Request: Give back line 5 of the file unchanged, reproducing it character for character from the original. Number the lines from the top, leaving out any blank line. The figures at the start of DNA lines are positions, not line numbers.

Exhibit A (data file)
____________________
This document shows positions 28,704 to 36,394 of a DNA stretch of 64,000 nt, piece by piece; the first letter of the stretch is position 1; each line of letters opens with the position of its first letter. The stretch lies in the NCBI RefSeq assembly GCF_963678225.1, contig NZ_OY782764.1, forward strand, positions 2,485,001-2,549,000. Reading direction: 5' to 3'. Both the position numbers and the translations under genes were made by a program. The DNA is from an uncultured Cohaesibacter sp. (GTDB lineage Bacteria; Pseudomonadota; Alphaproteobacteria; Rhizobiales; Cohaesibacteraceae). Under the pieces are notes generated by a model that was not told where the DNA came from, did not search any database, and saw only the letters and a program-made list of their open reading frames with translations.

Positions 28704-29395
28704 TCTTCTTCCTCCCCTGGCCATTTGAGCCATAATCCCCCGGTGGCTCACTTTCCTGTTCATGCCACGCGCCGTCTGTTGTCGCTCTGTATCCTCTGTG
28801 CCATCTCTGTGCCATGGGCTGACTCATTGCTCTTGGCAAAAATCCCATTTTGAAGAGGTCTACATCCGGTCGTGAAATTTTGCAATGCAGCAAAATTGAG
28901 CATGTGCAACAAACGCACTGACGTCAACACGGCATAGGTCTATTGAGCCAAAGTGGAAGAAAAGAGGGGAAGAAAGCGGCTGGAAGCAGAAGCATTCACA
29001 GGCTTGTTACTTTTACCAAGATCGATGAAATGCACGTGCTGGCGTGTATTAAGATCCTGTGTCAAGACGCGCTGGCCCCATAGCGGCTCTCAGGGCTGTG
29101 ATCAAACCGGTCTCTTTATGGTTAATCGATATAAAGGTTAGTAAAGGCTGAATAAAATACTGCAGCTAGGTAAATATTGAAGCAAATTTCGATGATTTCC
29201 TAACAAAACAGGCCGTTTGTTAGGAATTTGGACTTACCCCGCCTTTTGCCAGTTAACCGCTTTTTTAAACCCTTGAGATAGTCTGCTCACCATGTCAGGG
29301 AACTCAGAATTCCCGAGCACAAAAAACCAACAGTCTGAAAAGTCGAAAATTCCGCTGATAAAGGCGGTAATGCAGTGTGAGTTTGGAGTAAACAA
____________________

28901 CATGTGCAACAAACGCACTGACGTCAACACGGCATAGGTCTATTGAGCCAAAGTGGAAGAAAAGAGGGGAAGAAAGCGGCTGGAAGCAGAAGCATTCACA